Energy Storage Roadmap announced

Ashurst formerly Blake Dawson Waldron Law

By Tanya Denning and Jo Slater
Wednesday, 25 May, 2016

Standards Australia has announced that it will embark on the process of developing an Energy Storage Roadmap with the support of the COAG Energy Council.

The aim of the roadmap is to improve regulatory frameworks to support the adoption and safe application of emerging energy storage technologies. One aspect of this will be the development of new Australian Standards for the safety and interoperability of batteries.

Standards Australia will undertake extensive consultations with industry, government, consumers and academia to examine what standards may be needed, which existing standards should be revised and how Australia should engage with international work in residential and small-scale energy storage.

Round one consultations

After preliminary discussions with industry and government, the first round of consultations will focus on small-scale commercial and residential energy storage. The round one consultation paper, released on 19 May, invites submissions up until 5 pm on Wednesday, 8 June 2016.

In response to preliminary consultations with industry and government, the first round of open submissions must focus on all current and emerging technologies for residential and small-scale storage, which is limited to stationary electrical energy storage systems of greater than 1 kWh and less than 200 kWh.

Round one submissions should focus on the following areas in relation to small-scale commercial and residential energy storage systems:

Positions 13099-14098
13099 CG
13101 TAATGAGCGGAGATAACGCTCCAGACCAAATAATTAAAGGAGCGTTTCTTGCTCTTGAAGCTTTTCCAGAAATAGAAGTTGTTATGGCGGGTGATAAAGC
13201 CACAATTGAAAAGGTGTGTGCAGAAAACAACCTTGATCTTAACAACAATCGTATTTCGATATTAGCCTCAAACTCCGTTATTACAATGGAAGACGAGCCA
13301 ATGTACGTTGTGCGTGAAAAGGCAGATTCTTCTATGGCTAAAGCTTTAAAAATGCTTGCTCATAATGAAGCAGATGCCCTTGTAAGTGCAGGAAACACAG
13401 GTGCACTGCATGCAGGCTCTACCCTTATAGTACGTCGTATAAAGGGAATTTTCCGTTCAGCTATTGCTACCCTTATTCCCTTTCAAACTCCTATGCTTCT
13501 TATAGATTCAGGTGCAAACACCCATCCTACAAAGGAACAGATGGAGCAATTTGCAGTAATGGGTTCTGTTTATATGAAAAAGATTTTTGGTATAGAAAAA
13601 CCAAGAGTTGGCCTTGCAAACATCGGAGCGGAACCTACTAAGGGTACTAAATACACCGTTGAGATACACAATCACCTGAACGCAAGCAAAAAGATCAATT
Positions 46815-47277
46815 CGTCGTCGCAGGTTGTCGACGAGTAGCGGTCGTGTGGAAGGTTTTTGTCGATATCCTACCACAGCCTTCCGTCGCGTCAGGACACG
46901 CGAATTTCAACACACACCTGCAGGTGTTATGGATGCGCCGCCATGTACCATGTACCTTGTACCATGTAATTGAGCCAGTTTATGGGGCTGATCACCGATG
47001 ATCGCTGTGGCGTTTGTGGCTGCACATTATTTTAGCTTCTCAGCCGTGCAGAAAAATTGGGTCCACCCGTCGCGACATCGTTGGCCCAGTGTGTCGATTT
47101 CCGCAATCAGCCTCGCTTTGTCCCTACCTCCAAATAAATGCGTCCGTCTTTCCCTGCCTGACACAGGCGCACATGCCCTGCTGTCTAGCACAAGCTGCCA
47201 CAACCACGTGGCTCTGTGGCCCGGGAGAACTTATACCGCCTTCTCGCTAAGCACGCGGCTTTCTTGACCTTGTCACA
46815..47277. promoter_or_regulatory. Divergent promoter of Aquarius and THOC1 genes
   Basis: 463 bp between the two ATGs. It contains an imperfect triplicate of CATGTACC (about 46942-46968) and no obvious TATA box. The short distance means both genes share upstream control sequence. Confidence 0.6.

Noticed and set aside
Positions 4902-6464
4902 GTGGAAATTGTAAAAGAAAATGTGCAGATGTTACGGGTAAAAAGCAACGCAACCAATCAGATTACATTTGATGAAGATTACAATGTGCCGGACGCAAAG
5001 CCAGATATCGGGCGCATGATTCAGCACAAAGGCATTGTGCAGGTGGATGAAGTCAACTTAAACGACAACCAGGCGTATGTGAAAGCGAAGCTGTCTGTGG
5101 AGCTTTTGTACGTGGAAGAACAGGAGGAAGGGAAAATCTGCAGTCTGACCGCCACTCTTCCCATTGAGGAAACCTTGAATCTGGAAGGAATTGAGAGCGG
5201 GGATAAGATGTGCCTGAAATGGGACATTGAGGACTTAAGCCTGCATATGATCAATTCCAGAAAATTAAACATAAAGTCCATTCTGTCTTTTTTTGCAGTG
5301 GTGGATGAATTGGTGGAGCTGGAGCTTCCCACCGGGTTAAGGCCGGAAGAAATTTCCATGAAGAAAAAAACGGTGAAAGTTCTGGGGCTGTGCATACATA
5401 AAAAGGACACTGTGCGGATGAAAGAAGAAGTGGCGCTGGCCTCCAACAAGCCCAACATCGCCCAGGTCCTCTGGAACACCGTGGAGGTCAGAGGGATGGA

• Safety of installation: Installation and safety requirements of battery energy systems where the battery is installed on-site in an enclosure or battery room and is connected with power conversion equipment to supply electric power to other parts of the electrical installation.
  • Product standards: Identification of documents for product-related standards such as performance management and the ability to deal with Australian-unique conditions (eg, temperature).
  • Grid integration: Grid connection of battery storage systems including via inverters, demand response enabling devices (DRED) and non-DRED.
  • Recycling, handling and transport: Safe recycling of storage technology, and handling and transport standards process for battery storage.
  • Training: Training guidelines and/or accreditation programs for installers.

While contributors are asked to provide submissions specific to the stationary technologies outlined in the consultation paper, suggestions of other technologies that should be included are also invited. Additionally, contributors are asked to consider whether Australia should await standards to be released by the International Electrotechnical Commission that are currently in the drafting process before developing its own standards.

The second round of consultations will focus on identifying the key priorities emerging from the first round of submissions. Following the identification of priorities, a forum is forecast for late July. At this stage, it is intended for the Energy Storage Roadmap to be finalised and released by the end of October 2016.

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